Backyard chickens are popular pets, and like any other pet, they can get sick and need to see a veterinarian. Your laying hens may suffer from egg binding, a painful condition that occurs when an egg either is passed too slowly or gets stuck inside the bird's body. Here are four things chicken owners need to know about egg binding.
Why does egg binding occur?
Egg binding usually affects hens that are obese or that started laying eggs too early. Poor feed can contribute to obesity, so to keep your chickens healthy, feed them high-quality, complete feed, and supplement this diet with fresh fruits and vegetables. If you want to give your chickens a treat, stick to healthy table foods like cooked pasta, and avoid feeding them high-fat or high-fat scraps from your table.
Worm infestations are another possible cause of egg binding. Many worms can infest chickens, like tapeworms, hair worms and roundworms, but regular checkups with a vet will allow you to identify these infestations early. Egg binding can also be caused by factors outside of your control, like your chickens' genetics.
What are the signs of egg binding?
There are many signs that can indicate egg binding in chickens. Here are some signs to watch out for:
- Sitting, not standing;
- Fluffed feathers;
- Visibly straining to pass an egg;
- Tail pumping up and down.
If you notice any of these signs, your chicken needs to be seen by a vet right away.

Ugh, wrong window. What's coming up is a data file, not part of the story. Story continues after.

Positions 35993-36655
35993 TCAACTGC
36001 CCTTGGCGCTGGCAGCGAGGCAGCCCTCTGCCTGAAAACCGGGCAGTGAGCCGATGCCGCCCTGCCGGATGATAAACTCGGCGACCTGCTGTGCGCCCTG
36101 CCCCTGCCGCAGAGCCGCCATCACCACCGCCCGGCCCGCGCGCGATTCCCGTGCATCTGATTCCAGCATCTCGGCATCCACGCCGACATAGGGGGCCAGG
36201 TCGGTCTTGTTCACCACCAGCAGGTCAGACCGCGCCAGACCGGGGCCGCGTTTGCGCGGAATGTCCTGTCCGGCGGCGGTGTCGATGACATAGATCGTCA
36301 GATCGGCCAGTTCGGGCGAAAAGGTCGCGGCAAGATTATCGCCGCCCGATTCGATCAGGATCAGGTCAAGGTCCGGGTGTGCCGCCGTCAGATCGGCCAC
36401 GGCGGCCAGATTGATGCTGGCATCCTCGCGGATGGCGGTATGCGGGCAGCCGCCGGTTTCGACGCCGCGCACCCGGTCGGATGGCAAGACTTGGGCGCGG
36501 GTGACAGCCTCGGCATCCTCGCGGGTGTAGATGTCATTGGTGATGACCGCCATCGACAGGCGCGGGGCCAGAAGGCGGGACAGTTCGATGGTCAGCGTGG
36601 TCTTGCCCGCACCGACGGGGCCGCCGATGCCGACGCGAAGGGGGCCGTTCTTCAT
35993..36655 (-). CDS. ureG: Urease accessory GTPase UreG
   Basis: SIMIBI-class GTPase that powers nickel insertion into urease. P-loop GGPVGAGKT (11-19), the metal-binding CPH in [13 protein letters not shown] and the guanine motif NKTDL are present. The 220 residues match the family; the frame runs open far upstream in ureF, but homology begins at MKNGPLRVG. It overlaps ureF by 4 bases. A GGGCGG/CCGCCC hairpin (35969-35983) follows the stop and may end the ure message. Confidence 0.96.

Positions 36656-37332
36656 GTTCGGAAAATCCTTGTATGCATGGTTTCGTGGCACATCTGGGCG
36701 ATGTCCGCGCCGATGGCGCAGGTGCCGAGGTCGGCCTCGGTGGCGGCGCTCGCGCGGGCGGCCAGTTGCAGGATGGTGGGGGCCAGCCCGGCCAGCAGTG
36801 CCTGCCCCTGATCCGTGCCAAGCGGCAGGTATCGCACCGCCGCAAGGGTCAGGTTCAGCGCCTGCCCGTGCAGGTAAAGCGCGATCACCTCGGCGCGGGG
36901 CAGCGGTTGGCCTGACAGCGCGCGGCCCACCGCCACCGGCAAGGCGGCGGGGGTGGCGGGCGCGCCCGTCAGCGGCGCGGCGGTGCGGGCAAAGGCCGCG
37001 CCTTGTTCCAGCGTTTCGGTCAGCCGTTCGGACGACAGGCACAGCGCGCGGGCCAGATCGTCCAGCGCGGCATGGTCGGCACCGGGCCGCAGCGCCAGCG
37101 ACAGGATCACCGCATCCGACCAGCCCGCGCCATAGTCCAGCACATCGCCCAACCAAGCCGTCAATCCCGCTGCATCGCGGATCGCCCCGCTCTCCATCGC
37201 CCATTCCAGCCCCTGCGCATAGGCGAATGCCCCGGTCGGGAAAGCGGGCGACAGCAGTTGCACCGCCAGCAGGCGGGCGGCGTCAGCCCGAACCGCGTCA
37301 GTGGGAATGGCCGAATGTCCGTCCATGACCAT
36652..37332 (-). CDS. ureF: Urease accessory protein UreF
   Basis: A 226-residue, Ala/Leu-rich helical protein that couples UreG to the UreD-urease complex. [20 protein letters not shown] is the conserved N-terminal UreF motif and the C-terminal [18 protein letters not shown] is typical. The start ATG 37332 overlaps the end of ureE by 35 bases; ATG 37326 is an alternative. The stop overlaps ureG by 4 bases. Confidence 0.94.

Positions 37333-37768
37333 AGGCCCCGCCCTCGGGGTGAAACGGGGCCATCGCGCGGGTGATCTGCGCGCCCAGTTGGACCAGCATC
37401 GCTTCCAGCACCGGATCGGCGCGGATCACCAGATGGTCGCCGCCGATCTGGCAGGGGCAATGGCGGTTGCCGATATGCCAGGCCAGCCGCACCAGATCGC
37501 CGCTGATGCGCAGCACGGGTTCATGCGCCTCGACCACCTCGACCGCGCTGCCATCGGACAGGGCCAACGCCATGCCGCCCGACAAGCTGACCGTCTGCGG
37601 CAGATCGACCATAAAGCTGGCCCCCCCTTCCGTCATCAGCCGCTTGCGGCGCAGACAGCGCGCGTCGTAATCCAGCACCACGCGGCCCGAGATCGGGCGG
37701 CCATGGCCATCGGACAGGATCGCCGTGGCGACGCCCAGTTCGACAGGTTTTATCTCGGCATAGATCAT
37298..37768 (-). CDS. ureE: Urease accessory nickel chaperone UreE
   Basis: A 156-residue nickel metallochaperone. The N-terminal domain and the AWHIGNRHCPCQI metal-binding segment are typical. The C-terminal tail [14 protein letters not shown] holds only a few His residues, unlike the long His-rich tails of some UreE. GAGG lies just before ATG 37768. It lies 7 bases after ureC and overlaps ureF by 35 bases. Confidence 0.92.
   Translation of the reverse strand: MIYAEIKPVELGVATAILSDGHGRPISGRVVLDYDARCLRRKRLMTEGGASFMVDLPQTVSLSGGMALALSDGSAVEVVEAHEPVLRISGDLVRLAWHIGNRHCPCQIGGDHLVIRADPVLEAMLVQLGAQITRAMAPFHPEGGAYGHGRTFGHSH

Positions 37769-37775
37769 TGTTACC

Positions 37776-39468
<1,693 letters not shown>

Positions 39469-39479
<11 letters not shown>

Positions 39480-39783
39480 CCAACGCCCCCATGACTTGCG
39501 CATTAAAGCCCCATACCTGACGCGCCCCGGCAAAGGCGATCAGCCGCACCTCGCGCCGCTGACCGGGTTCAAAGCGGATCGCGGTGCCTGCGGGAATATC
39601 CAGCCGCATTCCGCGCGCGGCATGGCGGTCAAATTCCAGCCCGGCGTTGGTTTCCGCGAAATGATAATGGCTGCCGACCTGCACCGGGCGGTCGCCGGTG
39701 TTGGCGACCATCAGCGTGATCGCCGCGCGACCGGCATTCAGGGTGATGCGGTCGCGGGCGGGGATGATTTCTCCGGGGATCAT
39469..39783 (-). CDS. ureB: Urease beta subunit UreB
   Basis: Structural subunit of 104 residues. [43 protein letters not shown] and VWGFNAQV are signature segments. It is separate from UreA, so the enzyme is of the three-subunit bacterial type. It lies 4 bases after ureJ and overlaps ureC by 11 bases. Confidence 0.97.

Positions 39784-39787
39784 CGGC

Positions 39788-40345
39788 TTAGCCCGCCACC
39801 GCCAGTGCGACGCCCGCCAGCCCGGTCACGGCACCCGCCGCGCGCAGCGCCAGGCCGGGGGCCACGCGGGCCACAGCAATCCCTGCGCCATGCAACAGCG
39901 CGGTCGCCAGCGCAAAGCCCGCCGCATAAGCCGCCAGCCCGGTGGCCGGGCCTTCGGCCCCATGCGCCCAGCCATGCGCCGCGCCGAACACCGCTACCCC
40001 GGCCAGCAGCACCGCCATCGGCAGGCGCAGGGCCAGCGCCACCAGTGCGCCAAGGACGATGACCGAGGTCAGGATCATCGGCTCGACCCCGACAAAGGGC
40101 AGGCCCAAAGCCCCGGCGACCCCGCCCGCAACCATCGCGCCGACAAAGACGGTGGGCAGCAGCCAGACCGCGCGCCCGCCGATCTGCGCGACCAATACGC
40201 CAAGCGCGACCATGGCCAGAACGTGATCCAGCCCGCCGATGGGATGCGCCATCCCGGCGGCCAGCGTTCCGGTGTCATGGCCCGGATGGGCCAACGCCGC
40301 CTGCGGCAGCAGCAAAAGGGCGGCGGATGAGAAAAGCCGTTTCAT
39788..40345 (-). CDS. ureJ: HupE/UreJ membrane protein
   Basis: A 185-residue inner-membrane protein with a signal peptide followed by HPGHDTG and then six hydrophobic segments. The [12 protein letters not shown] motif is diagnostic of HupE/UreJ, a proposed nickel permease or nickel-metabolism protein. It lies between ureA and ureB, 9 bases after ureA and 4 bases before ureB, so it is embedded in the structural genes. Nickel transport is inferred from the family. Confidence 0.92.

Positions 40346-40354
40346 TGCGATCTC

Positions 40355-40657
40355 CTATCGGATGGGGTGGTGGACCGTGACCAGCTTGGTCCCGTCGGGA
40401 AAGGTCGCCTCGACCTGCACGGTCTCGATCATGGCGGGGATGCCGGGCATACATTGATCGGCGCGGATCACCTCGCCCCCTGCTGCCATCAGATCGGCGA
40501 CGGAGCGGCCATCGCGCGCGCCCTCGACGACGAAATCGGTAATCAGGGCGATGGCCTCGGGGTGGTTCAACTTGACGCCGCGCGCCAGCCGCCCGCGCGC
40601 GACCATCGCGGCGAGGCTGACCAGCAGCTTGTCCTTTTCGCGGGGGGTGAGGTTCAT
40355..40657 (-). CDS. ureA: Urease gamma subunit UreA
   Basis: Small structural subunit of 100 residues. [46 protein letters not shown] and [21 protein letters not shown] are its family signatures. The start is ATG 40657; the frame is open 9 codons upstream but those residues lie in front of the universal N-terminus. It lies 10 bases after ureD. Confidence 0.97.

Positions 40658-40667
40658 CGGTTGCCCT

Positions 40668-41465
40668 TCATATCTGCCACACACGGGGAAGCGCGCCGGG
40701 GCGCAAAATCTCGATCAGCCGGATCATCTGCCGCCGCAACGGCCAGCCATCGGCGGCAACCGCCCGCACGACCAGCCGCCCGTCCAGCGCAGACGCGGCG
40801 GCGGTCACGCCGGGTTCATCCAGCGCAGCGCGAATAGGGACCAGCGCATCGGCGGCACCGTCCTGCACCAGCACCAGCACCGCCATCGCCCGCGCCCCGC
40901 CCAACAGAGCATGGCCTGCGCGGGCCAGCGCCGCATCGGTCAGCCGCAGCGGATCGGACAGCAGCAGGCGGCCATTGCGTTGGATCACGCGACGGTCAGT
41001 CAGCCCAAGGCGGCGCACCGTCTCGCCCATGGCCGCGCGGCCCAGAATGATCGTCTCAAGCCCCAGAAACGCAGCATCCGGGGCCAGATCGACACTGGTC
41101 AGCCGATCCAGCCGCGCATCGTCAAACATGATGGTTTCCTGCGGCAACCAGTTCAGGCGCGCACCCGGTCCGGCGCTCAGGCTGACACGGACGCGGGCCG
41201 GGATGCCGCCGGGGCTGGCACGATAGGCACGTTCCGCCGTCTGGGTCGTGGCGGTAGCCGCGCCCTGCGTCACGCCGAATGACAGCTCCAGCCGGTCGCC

How serious is egg binding?
Egg binding ranges in severity, depending on how badly the egg is stuck. For example, if a hen lays a larger-than-normal egg, the egg may get stuck temporarily. In other hens, the situation is very serious and can be fatal. This can happen if the stuck egg has completely obstructed the oviduct—the tube eggs that travel through—and the hen cannot pass it.
Your vet can tell you how serious your hen's condition is after an examination. This examination may include abdominal palpation (feeling the hen's abdomen) or diagnostic testing like ultrasounds or x-rays.
How is egg binding treated?
The application of moist heat can help your hen pass her egg. Your vet will place your hen in a raised, wire-bottomed cage and then place a pan of hot water underneath. The cage will then be covered with a blanket to hold the heat in. This treatment helps to relax your hen and make it easier for her to pass her egg. Your vet will monitor the temperature inside the cage to make sure it doesn't get dangerously hot. This treatment can take a couple of hours.
If moist heat doesn't allow your hen to pass her egg, medications can be used to encourage her to do so. Calcium gluconate, when given in injection form, often allows a hen to pass her egg.
If necessary, more invasive treatments can be performed. Your vet may carefully crush the egg by pressing on your hen's abdomen; the crushed egg will then be able to be passed. This procedure is risky because the shards of egg may cut your bird as they pass, which can lead to infections or even death.
The entire oviduct may need to be surgically removed if crushing the trapped egg doesn't work. After this procedure, any eggs that your hen produces will be reabsorbed by her body. The removal of the oviduct usually makes hens take on male characteristics like crowing and aggression, according to the Merck Veterinary Manual.
If you think one of your hens is suffering from egg binding, take her to an emergency vet clinic, such as Bayshore Animal Hospital & Bird Practice, right away for treatment.